I do think this is a call for church officers to listen, to begin asking questions about women’s initiatives in their own church, to make sure that over half the church is not working separately, but as part of the covenant community, and to ponder how men and women of the church serve and disciple together under the ministry of Word and sacrament. There should be no little women in God’s household. Jesus loves his church. Christ loves his church so much that he wants all of his church, including the women, to “attain to the unity of the faith and of the knowledge of the Son of God” (Eph. 4:13). And this is for the benefit of the entire body of Christ.
I was pleased to see Kate Shellnutt’s article for Christianity Today that calls for churches to look at what’s behind the Jen Hatmaker phenomenon. In it, she discusses the bigger story of transformation of women’s ministries. Finally, this is being addressed more! I certainly follow what Shellnutt meant and demonstrated by this. But I also wonder how much we’ve really transformed.
I’ve been doing a lot of reading on women in American church history. One woman who particularly fascinates me is Anne Hutchinson. There is so much about this woman that I admire. And when I look at her story, I wonder if it could have ended differently if she were taken more seriously and shepherded by the church from the start.
In No Little Women, I include a little about Anne’s story while connecting a thread that I see in a lot of women teachers—a claim to a special, authoritative revelation from God for their own voice to be heard. But there’s something else I notice about Anne’s story. The logistics of her teaching has many parallels to popular women’s ministry programs today. Here’s an excerpt from my book:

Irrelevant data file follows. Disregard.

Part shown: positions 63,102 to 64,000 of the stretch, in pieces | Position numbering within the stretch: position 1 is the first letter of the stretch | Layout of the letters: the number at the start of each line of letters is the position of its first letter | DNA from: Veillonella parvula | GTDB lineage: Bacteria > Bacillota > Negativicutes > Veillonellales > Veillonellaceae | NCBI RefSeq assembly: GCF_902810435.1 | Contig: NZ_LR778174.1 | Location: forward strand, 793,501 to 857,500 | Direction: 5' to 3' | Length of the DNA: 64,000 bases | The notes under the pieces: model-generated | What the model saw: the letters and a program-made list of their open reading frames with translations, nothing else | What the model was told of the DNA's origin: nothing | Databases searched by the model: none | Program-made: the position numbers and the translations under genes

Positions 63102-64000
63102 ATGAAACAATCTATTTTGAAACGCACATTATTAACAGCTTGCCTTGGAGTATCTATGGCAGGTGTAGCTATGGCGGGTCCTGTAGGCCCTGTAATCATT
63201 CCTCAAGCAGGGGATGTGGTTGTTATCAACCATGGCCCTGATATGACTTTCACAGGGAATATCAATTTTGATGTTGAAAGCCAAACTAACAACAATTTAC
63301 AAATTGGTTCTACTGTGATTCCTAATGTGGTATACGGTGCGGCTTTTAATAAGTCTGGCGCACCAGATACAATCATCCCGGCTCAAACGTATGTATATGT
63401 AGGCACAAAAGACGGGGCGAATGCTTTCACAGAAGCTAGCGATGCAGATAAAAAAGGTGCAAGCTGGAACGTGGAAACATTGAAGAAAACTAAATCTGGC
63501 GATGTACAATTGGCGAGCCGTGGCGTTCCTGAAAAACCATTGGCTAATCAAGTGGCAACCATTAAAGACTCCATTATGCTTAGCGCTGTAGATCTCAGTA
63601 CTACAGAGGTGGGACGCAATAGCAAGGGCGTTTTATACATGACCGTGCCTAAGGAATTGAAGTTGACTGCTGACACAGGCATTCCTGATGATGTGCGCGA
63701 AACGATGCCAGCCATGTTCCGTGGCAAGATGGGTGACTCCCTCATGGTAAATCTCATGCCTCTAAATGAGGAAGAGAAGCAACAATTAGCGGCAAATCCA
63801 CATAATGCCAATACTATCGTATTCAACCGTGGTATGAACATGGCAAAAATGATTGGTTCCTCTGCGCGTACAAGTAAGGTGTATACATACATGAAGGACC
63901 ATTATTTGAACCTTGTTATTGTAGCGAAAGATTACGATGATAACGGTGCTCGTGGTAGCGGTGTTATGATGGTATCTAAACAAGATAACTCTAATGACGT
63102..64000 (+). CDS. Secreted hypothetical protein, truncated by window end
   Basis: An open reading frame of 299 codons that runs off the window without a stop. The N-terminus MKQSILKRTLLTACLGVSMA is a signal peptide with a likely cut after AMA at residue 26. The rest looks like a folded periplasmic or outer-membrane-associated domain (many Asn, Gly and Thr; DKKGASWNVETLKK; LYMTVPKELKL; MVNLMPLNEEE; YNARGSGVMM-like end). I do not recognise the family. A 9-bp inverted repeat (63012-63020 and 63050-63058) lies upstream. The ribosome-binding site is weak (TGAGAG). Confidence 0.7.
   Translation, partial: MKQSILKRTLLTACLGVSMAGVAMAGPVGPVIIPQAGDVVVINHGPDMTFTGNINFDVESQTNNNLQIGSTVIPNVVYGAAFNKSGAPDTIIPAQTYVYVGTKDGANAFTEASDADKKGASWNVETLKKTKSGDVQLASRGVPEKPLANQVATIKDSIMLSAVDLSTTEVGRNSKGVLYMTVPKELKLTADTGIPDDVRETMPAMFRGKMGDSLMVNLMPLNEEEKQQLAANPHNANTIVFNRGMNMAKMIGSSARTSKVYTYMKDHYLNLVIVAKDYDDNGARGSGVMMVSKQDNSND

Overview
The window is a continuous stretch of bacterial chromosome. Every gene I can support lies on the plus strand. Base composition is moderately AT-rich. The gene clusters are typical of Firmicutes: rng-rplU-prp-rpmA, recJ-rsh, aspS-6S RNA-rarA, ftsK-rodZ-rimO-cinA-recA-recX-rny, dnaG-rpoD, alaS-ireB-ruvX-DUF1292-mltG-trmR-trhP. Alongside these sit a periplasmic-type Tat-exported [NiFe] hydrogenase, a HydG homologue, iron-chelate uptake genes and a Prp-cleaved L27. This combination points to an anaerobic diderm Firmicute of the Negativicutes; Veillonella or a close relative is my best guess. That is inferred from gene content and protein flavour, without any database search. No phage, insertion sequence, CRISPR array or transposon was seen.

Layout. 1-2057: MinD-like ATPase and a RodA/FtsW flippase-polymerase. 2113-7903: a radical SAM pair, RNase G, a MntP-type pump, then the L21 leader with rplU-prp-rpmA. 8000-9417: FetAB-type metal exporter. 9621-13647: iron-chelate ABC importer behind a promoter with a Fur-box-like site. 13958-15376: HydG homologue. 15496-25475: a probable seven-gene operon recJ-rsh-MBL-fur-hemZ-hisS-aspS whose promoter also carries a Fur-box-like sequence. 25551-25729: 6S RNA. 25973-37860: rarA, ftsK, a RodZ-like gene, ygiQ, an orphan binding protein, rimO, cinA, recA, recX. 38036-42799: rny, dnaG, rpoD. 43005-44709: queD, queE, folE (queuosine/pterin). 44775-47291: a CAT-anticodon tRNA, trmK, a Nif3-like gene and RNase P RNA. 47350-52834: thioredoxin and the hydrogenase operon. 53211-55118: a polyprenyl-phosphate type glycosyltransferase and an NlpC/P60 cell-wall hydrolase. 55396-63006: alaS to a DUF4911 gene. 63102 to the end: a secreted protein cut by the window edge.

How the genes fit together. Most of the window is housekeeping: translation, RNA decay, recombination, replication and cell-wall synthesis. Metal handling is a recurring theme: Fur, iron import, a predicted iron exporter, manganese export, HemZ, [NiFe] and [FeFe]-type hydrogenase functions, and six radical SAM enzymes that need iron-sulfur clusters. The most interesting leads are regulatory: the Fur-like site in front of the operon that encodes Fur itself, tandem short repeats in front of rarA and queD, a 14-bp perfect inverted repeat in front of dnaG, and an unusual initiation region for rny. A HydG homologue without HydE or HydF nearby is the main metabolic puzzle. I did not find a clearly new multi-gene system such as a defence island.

There is much about this woman to admire—particularly her desire to take theology seriously and to demonstrate how what we believe to be true about the person and work of Jesus Christ shapes our everyday living. Anne challenged the patriarchy in her day while also striving to live as a godly woman, wife, and mother. She was passionate to continue a discussion after a church sermon had ended, examining Scripture and even longing to engage more with the pastor about the doctrines he taught. She resisted the legalism, bad theology, and politics in England, to the point where, at forty-three years of age, she traveled with her family from England to the New World. Anne Hutchinson’s story is complicated and nuanced. The New World apparently wasn’t ready for a woman like her. In 1638, she was excommunicated from the Puritan church and banished from the Massachusetts Bay Colony, “denounced as a liar, a leper, and the Devil’s helper” (quotes from Divine Rebel, by Selma Williams, 185)
One of Anne’s tactics to be heard was to claim direct revelations from God. It was difficult for a woman’s views and contributions to be taken seriously, and this was a way to get even the men to listen. At first she appealed mainly to women, who would gather at her home to discuss John Cotton’s sermons. After all, she got the impression that Cotton preferred being isolated in his study to being bothered with such personal interactions. And “‘the godly magistrates and the elders of the church . . . winked at . . . her practice’ for several months, even though her audiences grew larger and larger till she was seen as accommodating in her cramped living room almost every woman in Boston, and some from neighboring towns too.” Why would the church officers wink at women who wanted to have more depth in their learning? Many of these women were attracted to Anne because they were “frustrated by the intellectual stagnation that was their lot as outsider” (96). Here we have the women kept at arm’s length from the ministry, left without oversight in a peripheral existence where it was no big deal what they were learning. But Anne’s message, accompanied by her special revelations from God, soon began reaching the men as well. In just two years, she had “the strongest constituency of any leader in the whole colony” (121).
…Do we take women seriously?…This is a question worth examining with more insight than our first reactions may give.